How the fibre communications revolution began

Video – The Birth of Optical Fibre Communications

Collection of historic photos

Click the links above or below to see images on each topic

Hover over each image in the following pages to see the caption

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STL site through the years

Long-Haul Microwave Waveguide


Charles Kao’s Notes from 1963 – A

Charles Kao’s Notes from 1963 – B

Fibre manufacture

Cables – Copper and Optical Fibre

Connecting fibres together

Semiconductor Lasers and packaging

Early Fibre Transmission Systems

The Hitchin-Stevenage 140 Mb/s Field Demonstration system

Undersea Fibre Transmission Systems

Rogues Gallery – The People involved

Do let me have any images you have that might suit these pages

One comment on “Images

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Bill Taylor on January 12, 2017 12:45 pm

STL Notes

I was at STL from 1962 – 1964 in the optical communication team and can be seen in your publicity photo with Murray Ramsay and Chris Dobson. The occasion was the successful demonstration of a GaAs diode laser fabricated by Dobson et al in January 1963 only weeks after the first reports from the USA. The picture (a staged publicity shot) shows the liquid nitrogen cryostat containing the laser along with the spectrometer and electronics rig that I assembled. I am standing by the chart recorder displaying the near infrared spectrum of the diode output showing how the broad band of spontaneous emission at low current suddenly and dramatically narrows and peaks as the input current is increased marking the transition to coherent laser light.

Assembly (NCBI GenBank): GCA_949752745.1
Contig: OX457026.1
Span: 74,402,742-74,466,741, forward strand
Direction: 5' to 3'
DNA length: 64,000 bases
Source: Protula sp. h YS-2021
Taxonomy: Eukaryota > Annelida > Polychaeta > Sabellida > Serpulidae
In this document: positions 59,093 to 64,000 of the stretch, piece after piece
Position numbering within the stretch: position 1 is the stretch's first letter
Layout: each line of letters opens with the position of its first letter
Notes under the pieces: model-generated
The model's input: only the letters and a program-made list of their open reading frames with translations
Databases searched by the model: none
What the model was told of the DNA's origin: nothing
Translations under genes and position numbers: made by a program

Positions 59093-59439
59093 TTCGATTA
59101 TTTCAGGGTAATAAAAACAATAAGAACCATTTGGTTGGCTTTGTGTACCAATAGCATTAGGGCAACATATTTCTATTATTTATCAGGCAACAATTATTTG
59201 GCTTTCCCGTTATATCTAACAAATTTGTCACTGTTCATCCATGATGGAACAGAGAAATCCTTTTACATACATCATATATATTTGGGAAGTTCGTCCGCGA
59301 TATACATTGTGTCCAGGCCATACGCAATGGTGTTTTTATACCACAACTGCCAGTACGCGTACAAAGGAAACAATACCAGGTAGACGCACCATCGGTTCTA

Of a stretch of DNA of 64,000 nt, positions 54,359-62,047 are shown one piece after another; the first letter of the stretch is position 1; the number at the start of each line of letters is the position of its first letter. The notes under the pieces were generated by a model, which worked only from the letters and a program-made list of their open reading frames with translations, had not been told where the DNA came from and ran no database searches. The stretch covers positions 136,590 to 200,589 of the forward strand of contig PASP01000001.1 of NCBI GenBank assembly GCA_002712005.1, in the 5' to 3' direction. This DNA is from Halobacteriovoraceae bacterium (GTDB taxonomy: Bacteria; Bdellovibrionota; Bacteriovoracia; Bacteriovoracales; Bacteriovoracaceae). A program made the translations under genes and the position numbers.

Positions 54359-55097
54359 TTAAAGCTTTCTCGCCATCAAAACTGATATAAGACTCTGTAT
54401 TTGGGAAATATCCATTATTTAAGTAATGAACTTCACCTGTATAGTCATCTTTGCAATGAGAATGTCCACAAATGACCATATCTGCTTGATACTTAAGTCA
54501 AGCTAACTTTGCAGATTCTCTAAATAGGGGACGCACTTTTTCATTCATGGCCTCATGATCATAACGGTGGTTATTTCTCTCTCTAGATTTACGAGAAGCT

(Murray and Chris are pretending to twiddle knobs but were not actually involved in conducting the experiments. The success was celebrated with champagne upstairs with management).
I got to know Charlie Kao quite well – although he was not involved in the above experiments – his lab was further down the corridor on the ground floor south side of the building looking out on the ‘drainpipe’ rig. I remember a conversation with him when he asked me what I thought about the possibility of using glass as an optical communication waveguide. I had worked on the near infrared spectra of doped germanium for my PhD and knew that device quality germanium has to be purified to an extremely high level and consequently has very low optical absorption in the near infrared. This led me to suggest by way of analogy that the absorption in glass might be made very low if the impurities could be removed.

Bill Taylor

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